Mexico suffers historical collapse of international tourism in 2020

The National Institute of Statistics and Geography (Inegi) detailed in a report that Mexico suffered a historical collapse in international tourism in 2020, the year that the COVID-19 pandemic began, after stable historical highs for seven consecutive years (2013-2019 ).

The country received $11.25 million dollars ($236.962 million pesos) for the expenditure made by foreign visitors during vacations in 2020, being the lowest income of tourist foreign currency in the last 16 years, since 2004, when $10.7 million dollars were generated from foreign tourism, according to the results of the International Traveler Surveys that the Institute released this Wednesday.

The 2020 economic impact is equivalent to less than half (-55%) that obtained in 2019 and means the deepest fall in the last 40 years at least, since figures from international tourism have been tracked in 1980.

The collapse was deeper compared to the $11.28 million dollars expected by the Ministry of Tourism (Sectur).

In particular, the tourists who tend to spend the most money are those who travel by plane, whose spending was $8.3 million dollars and the vast majority came from the United States and Canada.

Cancun, Puerto Vallarta, Los Cabos, and Mexico City continued to be the favorite destinations for North Americans in 2020.

Inegi polls reveal that the country received a total of 24,316,000 international tourists last year, a historical collapse of 46% compared to 2019.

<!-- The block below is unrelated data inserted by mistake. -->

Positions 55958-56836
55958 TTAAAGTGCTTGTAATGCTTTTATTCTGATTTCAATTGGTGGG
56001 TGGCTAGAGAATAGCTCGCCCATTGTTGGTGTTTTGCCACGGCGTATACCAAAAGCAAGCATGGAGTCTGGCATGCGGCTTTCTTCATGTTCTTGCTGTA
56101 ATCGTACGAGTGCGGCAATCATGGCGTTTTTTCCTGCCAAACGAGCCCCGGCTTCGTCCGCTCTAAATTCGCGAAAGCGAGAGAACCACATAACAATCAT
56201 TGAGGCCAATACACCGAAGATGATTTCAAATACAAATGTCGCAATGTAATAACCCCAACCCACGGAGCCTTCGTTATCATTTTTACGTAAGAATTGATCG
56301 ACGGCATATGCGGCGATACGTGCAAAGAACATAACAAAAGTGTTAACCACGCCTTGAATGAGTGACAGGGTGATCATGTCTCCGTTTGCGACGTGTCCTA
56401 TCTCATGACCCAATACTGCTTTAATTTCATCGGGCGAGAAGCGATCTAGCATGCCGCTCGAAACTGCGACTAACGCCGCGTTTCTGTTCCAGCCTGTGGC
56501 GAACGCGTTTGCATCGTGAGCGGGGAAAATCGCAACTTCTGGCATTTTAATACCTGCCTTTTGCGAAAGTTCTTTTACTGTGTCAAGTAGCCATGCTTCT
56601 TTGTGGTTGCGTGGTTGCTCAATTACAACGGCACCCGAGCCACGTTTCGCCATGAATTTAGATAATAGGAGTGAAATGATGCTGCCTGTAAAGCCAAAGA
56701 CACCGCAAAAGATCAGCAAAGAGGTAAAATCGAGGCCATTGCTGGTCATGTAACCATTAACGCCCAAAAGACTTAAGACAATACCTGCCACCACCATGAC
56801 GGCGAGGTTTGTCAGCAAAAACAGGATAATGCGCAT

This figure was also below the 24,825,000 tourists predicted by the agency headed by Miguel Torruco.

Despite the disaster, the Sectur estimates that Mexico would go from seventh to third in the world in terms of arrival of international tourists in 2020, surpassed only by Italy and France.

The Secretary of Tourism, Miguel Torruco, acknowledges that tourism had its worst year since World War II (1939-1945) in 2020 and estimates that, even in the best of scenarios, the tourism industry will manage to recover during 2021.

For this year, it foresees that, in a conservative scenario, Mexico may receive $14.4 billion dollars for the expenditure made by international travelers, 41% less than in 2019, before the pandemic. Regarding the number of foreign tourists, it projects the arrival of 30.4 million and represents a decrease of 32% compared to 2019.

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The President of the National Tourism Business Council (CNET), Braulio Arsuaga, warns that 2021 may end up being “much worse” for tourism than 2020, after it was announced that flights between Canada and Mexico were suspended from 31 January to April 30.

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